Carbon emissions in the United Kingdom have increased since 1980, if "embedded" emissions are taken into account. Professor Robert Watson, the Government's chief environmental scientist has called for more openness in the publishing of statistics, which can be misleading.
Carbon emissions in the United Kingdom have increased since 1980 – if “embedded” emissions are taken into account – with Professor Robert Watson, the Government’s chief environmental scientist, calling for more openness in the publishing of statistics, which can be misleading.
As part of a Radio 4 series on climate change which will be aired on Monday, Professor Watson says:
“At face value UK emissions look like they have decreased 15 per cent or 16 per cent since 1990. But if you take in carbon embedded in our imports, our emissions have gone up about 12 per cent. We have got to be more open about this.”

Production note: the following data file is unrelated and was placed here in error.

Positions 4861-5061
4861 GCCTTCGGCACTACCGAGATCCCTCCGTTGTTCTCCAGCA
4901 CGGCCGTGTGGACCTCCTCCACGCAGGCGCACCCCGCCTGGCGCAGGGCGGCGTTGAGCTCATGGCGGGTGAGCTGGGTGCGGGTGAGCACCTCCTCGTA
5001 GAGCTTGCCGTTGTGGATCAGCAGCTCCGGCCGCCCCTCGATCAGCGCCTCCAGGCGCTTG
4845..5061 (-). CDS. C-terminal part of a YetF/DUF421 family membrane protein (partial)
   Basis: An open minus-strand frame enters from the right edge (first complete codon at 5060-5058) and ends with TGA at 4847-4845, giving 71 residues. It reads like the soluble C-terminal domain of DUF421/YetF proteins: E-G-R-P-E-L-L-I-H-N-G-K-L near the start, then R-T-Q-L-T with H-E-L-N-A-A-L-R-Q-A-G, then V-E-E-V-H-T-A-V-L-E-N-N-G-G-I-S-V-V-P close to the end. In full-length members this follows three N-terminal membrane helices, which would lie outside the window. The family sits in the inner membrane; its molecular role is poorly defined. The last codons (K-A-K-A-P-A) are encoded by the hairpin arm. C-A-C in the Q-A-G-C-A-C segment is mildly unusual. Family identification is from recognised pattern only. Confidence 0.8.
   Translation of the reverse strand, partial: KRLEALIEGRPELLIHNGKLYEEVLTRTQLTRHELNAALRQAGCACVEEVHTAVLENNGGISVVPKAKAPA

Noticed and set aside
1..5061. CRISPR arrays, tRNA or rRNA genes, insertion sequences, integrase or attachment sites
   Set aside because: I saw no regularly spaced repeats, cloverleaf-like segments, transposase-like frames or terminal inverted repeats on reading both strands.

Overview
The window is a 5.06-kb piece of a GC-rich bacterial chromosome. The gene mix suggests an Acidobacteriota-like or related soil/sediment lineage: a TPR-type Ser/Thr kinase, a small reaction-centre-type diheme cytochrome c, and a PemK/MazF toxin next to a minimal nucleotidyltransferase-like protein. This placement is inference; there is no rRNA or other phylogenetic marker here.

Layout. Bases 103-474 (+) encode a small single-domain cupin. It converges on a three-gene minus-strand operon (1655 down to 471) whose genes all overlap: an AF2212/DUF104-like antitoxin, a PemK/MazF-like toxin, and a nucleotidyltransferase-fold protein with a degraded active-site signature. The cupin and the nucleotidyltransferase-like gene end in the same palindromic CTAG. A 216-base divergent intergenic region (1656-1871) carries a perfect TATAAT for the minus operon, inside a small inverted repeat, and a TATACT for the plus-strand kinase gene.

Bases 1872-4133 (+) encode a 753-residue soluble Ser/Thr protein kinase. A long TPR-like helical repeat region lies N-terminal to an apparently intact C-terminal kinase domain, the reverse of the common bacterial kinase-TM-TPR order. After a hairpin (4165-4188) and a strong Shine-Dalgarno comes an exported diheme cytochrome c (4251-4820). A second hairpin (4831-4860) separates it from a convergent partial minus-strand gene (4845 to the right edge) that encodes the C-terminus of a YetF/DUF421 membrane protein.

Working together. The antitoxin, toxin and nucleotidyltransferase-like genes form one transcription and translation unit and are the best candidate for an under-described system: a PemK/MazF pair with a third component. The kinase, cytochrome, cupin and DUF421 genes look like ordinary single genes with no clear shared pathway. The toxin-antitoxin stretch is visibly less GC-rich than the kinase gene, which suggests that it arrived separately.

Responding, the Government said that measuring embedded emissions would be difficult to calculate and to verify, a spokesperson from the Department of Energy and Climate Change (DECC) told the BBC:
“While some emission reductions have resulted from the trend for manufacturing to move overseas, international rules state that emissions from manufacturing are counted by the country of production.”
And Mike Childs, head of climate change at Friends of the Earth, said:
“Professor Watson is right that if we include the import of products the carbon footprint of the UK has been steadily increasing rather than declining.
“The Government should also push for an international climate agreement that helps developing countries increase their use of clean technology to generate electricity, which would reduce the carbon footprint of the products we buy from them.”
As Left Foot Forward reported earlier this week, US deputy special climate envoy Jonathan Pershing has expressed concern for the lack of progress after the Climate Conference in Copenhagen last year. Many of the world’s most developed countries pledged to provide $30 billion between 2010-12 to help the developing world to combat climate change. They will now be held to account ia a website launched today – aimed at tracking contributions.
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